At first, the comparisons come quick and easy: The sparse, plasticine, retrospace aesthetic of Duncan Jones’ Moon; the winking, twisting, faux-western dialogue of Joss Whedon’s Firefly; the low-key, day-to-day, here’s-how-everyday-humans-will-actually-live-in-space vibe of Fullbright’s video game Tacoma. But soon enough, the indie sci-fi western Prospect stirs these things together to concoct its own unique, lo-fi vision of a grimy, grungy future.

Prospect has parts for Jay Duplass and The Wire’s Anwan Glover, but it spends most of its time with the young Cee (Sophie Thatcher) and the cynical Ezra (Pedro Pascal), two strangers stuck on an overgrown and lethal moon. Buried beneath the mossy soil and poisoned air are gross, weird stones—stones that hold immense value, and have drawn people, most of them disreputable creeps, to seek their fortunes. Prospect is kind of a western, kind of a sci-fi movie, and kind of a thriller, but mostly it’s a coming-of-age story, as Cee learns who she is and what she’ll stand for—even as she’s encased in a ratty old spacesuit, and even as she trudges through a dark, humid forest that’s trying to kill her.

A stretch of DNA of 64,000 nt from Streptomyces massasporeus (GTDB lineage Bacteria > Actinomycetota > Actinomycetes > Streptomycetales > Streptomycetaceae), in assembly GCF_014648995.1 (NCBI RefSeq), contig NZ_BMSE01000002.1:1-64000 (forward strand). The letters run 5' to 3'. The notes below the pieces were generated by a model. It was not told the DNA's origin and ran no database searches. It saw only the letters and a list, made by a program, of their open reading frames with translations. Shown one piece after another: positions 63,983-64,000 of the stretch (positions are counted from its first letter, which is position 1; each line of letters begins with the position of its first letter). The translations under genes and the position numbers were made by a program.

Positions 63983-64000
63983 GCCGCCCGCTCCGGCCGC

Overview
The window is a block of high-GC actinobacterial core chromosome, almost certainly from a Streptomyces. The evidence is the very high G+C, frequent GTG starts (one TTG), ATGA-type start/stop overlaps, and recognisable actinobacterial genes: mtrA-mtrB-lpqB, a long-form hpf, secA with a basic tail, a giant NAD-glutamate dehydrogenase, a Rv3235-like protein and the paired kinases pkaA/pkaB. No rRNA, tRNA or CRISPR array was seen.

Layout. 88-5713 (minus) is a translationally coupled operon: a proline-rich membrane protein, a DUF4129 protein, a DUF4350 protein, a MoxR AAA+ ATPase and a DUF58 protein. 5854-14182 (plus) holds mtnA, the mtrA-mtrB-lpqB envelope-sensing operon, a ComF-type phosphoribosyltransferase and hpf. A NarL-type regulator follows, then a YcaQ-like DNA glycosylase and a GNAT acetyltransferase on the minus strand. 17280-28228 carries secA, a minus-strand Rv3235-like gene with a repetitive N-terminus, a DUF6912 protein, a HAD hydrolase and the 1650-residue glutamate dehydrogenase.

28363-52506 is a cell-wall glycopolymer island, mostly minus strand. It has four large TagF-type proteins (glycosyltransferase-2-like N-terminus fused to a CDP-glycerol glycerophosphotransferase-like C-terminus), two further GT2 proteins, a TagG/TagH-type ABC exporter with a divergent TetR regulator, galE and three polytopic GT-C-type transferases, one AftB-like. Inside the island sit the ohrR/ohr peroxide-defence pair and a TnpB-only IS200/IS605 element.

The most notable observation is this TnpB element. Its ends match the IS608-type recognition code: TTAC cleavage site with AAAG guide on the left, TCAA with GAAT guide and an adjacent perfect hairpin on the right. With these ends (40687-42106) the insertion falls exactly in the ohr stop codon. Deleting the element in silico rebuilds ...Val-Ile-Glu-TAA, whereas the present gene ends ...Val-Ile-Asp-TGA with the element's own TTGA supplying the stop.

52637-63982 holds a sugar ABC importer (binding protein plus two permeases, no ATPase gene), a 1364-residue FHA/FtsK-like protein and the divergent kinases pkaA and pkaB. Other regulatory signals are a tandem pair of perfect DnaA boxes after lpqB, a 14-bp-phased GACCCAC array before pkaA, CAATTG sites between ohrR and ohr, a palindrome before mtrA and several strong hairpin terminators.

Directors Christopher Caldwell and Zeek Earl are clearly working with a low budget here; that’s evident not so much in the film’s clever visuals, which are suitably inventive and transportive, but in the intense, intentional focus on character over spectacle—an increasing rarity when genre films are more popular than ever before, but also more... well, more than ever before. (Earl will be in Portland for Prospect’s 7:20 pm show on Saturday, November 10 at Fox Tower 10.) Prospect’s solid, propulsive story is front and center, and it’s anchored by strong performances from Thatcher and Pascal (who, as on Game of Thrones, steals every scene he’s in). Intense, strange, and cleverly imagined, Prospect tells an old-school frontier story—albeit one set in a frontier that’s unlike any we have yet to discover.